What Herbs Repel Deer?

“I read that Thyme can repel deer from your veggie garden. Is it true?” Question from Sylvia of Belle Plaine, Minnesota

Answer: Thyme is a mint, and on the whole, deer dislike the strong smell of many plants in the mint family (Lamiaceae), so mints, like thyme, can repel deer. But, I cannot say whether repellent mints would keep deer away from vegetables that they really love, like sweet potato vine. I recommend experimenting with a few to see if they help.

Here is a list of seven great minty perennial garden plants–both herbal flowers and culinary herbs– known to repel deer.

  1. Hyssop (Agastache spp.): These sun-lovers have pretty flowers that bees, butterflies, and hummingbirds will visit. The pretty ‘Blue Fortune‘ will survive to zone 4.
  2. Mints (Mentha spp.): Hardy peppermint, spearmint, and pineapple mint are all great options, but these fast-spreading plants must be grown in large pots (never the ground!) to keep them from taking over.
  3. Monarda (Monarda hybrids): These beautiful summer flowers for pollinators have a strong smell that deer cannot stand. Plant them alongside your vegetables.
  4. Catmint (Nepeta hybrids): The blue flowers of these hardy, bushy perennials (Zones 3-8) add great color to gardens. Proven Winners’ Cat’s Pajamas‘ is especially pretty.
  5. Rosemary (Rosmarinus officinalis): For northern gardeners to successfully grow this favorite Mediterranean herb, I always recommend the hardier variety ‘Arp’ (Zones 6-10). If you live in a colder zone, bring it indoors in winter.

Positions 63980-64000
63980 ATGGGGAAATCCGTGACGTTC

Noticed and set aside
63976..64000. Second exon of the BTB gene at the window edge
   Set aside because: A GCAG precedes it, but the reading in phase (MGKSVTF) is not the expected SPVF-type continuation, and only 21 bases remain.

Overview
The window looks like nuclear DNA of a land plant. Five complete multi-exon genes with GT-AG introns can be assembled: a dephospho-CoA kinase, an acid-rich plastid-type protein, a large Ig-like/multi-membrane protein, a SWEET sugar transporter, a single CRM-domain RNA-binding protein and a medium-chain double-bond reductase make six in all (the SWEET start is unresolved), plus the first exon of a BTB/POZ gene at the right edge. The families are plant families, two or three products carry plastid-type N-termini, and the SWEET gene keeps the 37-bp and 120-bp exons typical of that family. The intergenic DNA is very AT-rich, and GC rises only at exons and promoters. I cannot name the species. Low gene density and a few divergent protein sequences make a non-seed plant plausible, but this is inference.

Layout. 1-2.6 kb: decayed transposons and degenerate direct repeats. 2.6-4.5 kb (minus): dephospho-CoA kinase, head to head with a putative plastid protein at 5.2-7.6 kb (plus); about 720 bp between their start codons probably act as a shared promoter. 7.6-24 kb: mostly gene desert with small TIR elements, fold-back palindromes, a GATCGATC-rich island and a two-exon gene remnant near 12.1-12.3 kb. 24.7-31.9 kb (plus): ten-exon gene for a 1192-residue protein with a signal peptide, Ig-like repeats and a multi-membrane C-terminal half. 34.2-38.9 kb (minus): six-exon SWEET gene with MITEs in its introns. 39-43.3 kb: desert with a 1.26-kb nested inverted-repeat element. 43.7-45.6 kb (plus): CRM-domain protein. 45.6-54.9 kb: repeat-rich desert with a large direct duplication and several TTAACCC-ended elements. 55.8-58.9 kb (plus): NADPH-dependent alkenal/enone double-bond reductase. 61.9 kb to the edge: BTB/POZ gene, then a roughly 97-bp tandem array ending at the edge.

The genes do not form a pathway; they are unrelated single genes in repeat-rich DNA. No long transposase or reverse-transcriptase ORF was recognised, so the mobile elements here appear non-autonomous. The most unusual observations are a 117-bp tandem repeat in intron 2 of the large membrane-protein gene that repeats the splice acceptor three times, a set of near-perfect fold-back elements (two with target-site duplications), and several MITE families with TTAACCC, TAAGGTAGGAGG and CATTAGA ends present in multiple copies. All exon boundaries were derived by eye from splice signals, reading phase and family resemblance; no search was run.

6. Sage (Salvia officinalis): Pots of hardy sage (Zones 4-10) should help protect your vegetable garden and help flavor your favorite winter dishes.
  7. Thyme (Thymus spp.): All thymes are repellent to deer, so plant away.

I hope that they do keep deer out of your vegetable garden!

Happy gardening,

Jessie Keith

Black Gold Horticulturist

How Do I Keep Spreading Herbs in Bounds?

Keep Spreading Herbs in Bounds

“I know a lot of herbs spread on their own. Do I need to put barriers in the ground to keep them from taking over?” Question from Glenda of Sewell, New Jersey

Answer: Barriers are required to keep spreading herbs in bounds. The worst spreading perennial herbs are mints of all kinds and oregano, another member of the mint family. They spread by underground runners and some are so aggressive that they will take over a garden space in no time to noxious proportions. The runners can move their way around rocks and under stone edging to invade further garden spaces or lawns. Sometimes they can even escape from the bottom holes of pots!

Confining Mints

Confine mints in large pots on pavement or within deep collars in herb gardens. If you choose to grow your mints in pots, it is wise to place a piece of window screen across the bottom to keep the roots from escaping. (Black Gold Natural & Organic Potting Mix is a great growing mix for potted herbs.) A collar can be created by cutting the bottom off of a large nursery pot and sinking it in the garden; be sure to keep 2 inches of the lip above ground. Plant the mint in the center. Most herbs grow best in full sun and well-drained soil. (Click here to learn more about growing herbs.)

Confined mints will outgrow pots and collars and need to be divided or thinned every couple of years to keep them happy and healthy.

Happy herb gardening,

Jessie Keith

Black Gold Horticulturist